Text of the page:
A second limitation relates to social well-being at school measured on a scale that has not yet been validated. Thus, ability of the scale to detect true positive and true negative cases with the particular cut-off value in the study is unknown. As a result, there is a risk of outcome misclassification. However, since the possible misclassification most likely did not depend on exposure it would be non-differential implying bias towards the null hypotheses. A study assessing the psychometric properties of the questionnaire proposed a different four-factor structure . However, our sensitivity analysis did not change the results, supporting the internal validity of the scale used to measure social well-being in this study. The scale aimed at measuring social well-being in a school context, thus the construct validity of the scale depended on whether or not the children’s answers related to their social well-being at school and not their social well-being in general. We were unable to test this. The framing of the questions by including “school” could suggest that the validity was not compromised. Only the question about loneliness did not guide the child to focus on the school setting, thus leaving room for answers about general loneliness. The validity might be compromised because of the questionnaire being filled in while being among classmates. This phenomenon has been seen in interviews with children who would avoid answering questions, that they did not want their classmates to know the answers of . Assuming this was due to low social well-being at school, this could indicate two problems. If one way of avoiding answering was to underreport their actual problem, it would most likely be independent of their exposure status causing non-differential outcome misclassification. If another way of avoiding answering was to use the option “I don’t want to answer”, this would increase the likelihood of being excluded. Assuming excluded children had low social well-being at school, this would entail selection bias if exclusion of children also depended on exposure. A significant difference in the distribution of exposure group was found among included and excluded children, where family dissolution was more common among excluded children (not shown). Thus, the study was most likely subject to selection bias causing underestimation of the association. Selection bias could also be apparent in children not filling in the questionnaire. Unfortunately, this could not be investigated as no data were available.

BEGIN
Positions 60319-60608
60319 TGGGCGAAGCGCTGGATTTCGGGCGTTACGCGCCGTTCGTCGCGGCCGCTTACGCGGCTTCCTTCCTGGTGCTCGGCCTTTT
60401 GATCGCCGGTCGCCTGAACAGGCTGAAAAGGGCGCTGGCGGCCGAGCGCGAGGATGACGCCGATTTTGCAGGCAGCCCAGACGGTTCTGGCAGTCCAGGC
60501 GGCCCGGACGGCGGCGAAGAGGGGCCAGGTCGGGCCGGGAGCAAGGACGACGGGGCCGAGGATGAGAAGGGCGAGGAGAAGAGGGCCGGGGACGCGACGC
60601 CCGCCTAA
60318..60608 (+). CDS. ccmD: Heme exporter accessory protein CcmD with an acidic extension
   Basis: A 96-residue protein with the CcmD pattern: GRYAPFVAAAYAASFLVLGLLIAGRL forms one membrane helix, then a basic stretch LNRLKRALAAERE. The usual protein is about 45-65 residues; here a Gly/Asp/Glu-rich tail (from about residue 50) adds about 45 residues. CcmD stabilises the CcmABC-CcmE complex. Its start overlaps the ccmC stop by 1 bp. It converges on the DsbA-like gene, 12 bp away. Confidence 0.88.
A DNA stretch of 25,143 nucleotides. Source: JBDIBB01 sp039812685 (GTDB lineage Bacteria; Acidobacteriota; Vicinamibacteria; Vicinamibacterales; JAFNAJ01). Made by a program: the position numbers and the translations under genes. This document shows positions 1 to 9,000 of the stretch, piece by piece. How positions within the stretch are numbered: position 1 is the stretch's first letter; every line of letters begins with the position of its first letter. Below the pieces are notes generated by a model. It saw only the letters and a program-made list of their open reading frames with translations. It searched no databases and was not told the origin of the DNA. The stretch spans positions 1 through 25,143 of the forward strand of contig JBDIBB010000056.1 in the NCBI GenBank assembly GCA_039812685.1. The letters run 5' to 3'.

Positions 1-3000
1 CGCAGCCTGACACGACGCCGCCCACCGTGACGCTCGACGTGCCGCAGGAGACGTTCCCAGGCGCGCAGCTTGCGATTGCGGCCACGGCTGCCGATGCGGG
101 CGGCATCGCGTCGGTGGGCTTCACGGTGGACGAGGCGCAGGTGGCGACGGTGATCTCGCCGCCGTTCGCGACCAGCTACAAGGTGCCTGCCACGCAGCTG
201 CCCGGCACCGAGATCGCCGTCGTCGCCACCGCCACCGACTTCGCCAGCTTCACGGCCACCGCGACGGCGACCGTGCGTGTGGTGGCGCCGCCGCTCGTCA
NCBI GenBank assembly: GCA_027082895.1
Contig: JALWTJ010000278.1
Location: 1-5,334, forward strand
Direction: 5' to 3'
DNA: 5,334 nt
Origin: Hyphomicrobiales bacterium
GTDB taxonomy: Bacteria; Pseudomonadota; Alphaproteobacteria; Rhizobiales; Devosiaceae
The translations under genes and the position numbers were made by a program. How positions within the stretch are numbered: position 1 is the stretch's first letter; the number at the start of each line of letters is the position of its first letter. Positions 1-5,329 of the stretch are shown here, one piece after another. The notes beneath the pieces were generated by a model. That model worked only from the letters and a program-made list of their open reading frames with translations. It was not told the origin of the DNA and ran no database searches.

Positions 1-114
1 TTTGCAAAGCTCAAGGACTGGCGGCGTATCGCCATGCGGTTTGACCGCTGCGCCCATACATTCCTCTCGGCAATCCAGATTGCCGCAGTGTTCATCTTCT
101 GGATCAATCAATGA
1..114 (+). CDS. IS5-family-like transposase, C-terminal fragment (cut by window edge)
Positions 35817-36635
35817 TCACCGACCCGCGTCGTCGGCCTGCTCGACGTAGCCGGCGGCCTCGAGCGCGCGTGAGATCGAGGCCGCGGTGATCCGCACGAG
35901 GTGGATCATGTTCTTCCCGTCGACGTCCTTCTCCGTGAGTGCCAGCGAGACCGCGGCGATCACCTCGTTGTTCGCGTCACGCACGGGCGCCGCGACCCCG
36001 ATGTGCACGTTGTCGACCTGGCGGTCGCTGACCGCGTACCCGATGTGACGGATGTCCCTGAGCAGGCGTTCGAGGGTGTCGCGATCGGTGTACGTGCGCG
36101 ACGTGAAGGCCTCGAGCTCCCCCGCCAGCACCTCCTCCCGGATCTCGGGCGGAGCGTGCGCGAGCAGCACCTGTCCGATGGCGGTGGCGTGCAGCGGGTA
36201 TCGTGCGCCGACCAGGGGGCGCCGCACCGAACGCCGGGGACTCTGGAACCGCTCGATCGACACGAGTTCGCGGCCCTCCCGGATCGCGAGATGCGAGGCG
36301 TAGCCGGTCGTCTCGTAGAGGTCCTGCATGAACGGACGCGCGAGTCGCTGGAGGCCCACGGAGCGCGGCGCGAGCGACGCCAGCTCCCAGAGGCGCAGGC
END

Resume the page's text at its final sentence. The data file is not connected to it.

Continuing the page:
Even though the use of registry data was a major strength of this study, it should be noted that the data were collected for administrative purposes or solely in order to produce public statistics and not for research purposes . Some registry data on parents’ education and ethnicity were missing, but there was no reason to believe that the missing data would result in selection bias as it did not depend on exposure status.
As we used data from the first National Well-being Questionnaire it was not possible to adjust for prior social well-being at school, i.e. if the children from dissolved families had low social well-being before the family dissolution. However, if data on prior social well-being at school was available, the question of whether it should be adjusted for emerges. A study found evidence of children being affected by the disruption process at least 2–4 years prior to the actual family dissolution, possibly as a result of parental conflicts [6, 28, 29].
In conclusion, this study found that children experiencing family dissolution had a significantly higher risk of low social well-being at school compared with children from intact families. Furthermore, the younger the child was at the time of the family dissolution, the higher the risk of low social well-being at school.
The school may be an important setting where children at risk of poor well-being as a result of parental separation can be identified and receive help and support. Here, the health visitors in collaboration with a pedagogical and psychological consulting team could be central; example by offering group sessions to children who experience family dissolution. Future studies should address the importance of the child’s age at the time of the family dissolution as well as include possible predictors of the increased risk among the youngest age group to improve identification and support of these children.
Availability of data and materials
The datasets in the current study are not publicly available in accordance with Danish legislation.
Kreidl M, Štípková M, Hubatková B. Parental separation and children’s education in a comparative perspective: does the burden disappear when separation is more common? Demogr Res. 2017;36:73–110.
Amato PR. The consequences of divorce for adults and children. J Marriage Fam. 2000;62:1269–87.
Denmark S. Families with children; 2016.
Roustit C, Campoy E, Renahy E, King G, Parizot I, Chauvin P. Family social environment in childhood and self-rated health in young adulthood. BMC Public Health. 2011;11:949. https://doi.org/10.1186/1471-2458-11-949.
Vezzetti VC. New approaches to divorce with children: a problem of public health. Heal Psychol Open. 2016;3(2):2055102916678105.
Amato P, Keith B. Parental divorce and the well-being of children: a meta-analysis. Psychol Bull. 1991;110:26–46.
Amato PR. Children of divorce in the 1990s: an update of the Amato and Keith (1991) meta-analysis. J Fam Psychol. 2001;15:355–70.